It happened today. Out running along the lake in a cold drizzle, I felt it. The low pit of winter is past. We’re on the upslope to spring. There was a huge gaggle of cormorants (is gaggle the right term for cormorants?) on the fake island in Preverenges. They must be on their way to Scandinavia. They must be feeling it, too. (I took this picture the day before.)
I know it officially happened on December 21, when the balance of dark versus light hit bottom and the slow climb back into the sun began once again. But January is usually still too dark and cold and, well, winter for it to register. Today, however, despite the clouds and the rain, I finally feel like I’m climbing out of the hole. Continue reading
Gydle has been silent the entire month of November. No excuses, I just didn’t have anything to say. Then I woke up this morning and my brain was teeming with ideas. Was it something I ate?
First, I have a great gift idea.
I got an e-mail the other day from “American Gut.” Imagine my excitement! The Human Food Project is live on IndieGoGo. For only $99 and a stool sample, you can get a list of the microbes colonizing your gut. Upscaling is a bargain – it’s $180 for two samples, $260 for three and a mere $320 for a family of four! Continue reading
Greetings from hibernation nation. I did say I’d come out if something really big happened. Guess what? One of my current scientific obsessions was Big News today! No, don’t go away – it’s not the microbiome. It’s my other obsession: junk DNA. I’ve written about it before, here and here and here.
In a stunning “no doh?” development, a vast international array of researchers has discovered that the 99% of the human genome that was considered “useless junk” isn’t junk after all. Continue reading
It’s almost mid-month. I’m at about 19,000 words, about 3,000 words behind my carefully calculated NaNoWriMo goal. (I’ve made an excel spreadsheet). I took my blood pressure yesterday and realized that stressing about keeping up with my self-imposed word count is not helping anything. In fact, my scientific approach to this endeavor – just 2,000 words a day, gives me 5 days off – is totally ludicrous. Creativity doesn’t work like that. I should know better.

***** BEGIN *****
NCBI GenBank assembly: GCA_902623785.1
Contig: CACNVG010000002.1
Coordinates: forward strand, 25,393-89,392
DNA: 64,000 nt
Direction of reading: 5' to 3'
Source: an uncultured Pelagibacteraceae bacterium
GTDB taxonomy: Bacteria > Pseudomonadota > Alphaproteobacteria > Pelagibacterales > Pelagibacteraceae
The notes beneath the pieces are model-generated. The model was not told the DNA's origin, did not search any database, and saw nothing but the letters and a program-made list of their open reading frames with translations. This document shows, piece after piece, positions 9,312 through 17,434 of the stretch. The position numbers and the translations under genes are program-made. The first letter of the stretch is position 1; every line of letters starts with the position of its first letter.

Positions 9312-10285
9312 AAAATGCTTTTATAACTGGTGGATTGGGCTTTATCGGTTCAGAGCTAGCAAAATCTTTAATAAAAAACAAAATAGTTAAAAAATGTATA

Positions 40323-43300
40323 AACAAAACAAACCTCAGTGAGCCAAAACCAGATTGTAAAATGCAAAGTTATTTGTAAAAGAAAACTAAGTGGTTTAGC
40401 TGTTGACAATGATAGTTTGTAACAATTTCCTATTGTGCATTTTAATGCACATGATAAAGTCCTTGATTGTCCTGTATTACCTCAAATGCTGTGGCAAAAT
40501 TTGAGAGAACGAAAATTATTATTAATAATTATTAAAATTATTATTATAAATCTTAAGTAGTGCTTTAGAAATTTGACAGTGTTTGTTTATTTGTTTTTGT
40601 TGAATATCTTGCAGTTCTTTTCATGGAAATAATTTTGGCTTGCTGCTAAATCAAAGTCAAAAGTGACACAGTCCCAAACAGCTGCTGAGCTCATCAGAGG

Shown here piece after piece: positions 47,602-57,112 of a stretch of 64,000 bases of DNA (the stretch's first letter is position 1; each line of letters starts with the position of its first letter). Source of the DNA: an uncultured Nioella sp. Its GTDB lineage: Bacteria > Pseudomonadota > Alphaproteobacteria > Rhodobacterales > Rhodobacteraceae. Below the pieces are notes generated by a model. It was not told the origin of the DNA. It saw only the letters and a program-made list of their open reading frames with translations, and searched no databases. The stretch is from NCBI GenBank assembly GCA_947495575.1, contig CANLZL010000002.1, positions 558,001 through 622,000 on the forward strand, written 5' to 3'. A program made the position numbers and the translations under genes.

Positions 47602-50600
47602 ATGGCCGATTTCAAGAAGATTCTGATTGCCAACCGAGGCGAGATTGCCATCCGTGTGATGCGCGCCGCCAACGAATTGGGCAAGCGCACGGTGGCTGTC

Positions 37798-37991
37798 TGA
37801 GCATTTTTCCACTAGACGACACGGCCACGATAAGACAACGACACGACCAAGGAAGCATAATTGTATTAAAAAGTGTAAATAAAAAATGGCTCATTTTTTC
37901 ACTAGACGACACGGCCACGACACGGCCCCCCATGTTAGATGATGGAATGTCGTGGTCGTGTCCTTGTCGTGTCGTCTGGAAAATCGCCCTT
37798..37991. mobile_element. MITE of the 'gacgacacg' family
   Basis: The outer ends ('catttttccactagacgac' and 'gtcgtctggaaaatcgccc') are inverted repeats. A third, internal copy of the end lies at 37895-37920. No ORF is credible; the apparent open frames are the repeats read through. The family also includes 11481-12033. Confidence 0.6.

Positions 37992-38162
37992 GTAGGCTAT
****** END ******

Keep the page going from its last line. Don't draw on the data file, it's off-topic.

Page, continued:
Take yesterday. The central theme of my plot involves people researching induced pluripotent stem cells. Informing myself on this seemed the sensible thing to do, so I started reading. Now, I don’t know about you, but it seems to me that the topic of stem cells has been around forever. But did you know that human embryonic stem cells were only discovered in 1998? We’ve only known about these suckers for a dozen years? Continue reading
Guest post by Gydle’s resident geek, my brother Dave.
I’m not all that thrilled that my first post here is a techie one. I was kind of hoping I could write about flowers or something. But Mary was so impressed by my decoding skills that she prevailed upon me to write this. So blame her. Here is a picture of flowers anyway. Continue reading
Just a quickie update on THREE things today:
FIRST, as I anticipated, my brother Dave cracked the Venter code. Actually, within minutes of reading my post, at 12:34 am his time, he was trying to explain it to me in a gmail chat. Continue reading
Who says scientists and writers can’t play God? My sister recently alerted me to a story in which science and literature intersect in a very bizarre way. It’s weird enough that I thought I’d pass it on.
A little less than a year ago, maverick geneticist (and yacht owner) Craig Venter rocked the world (again) by announcing that he had created synthetic life. His team had developed a bacterial-like genome from DNA made in the laboratory. Continue reading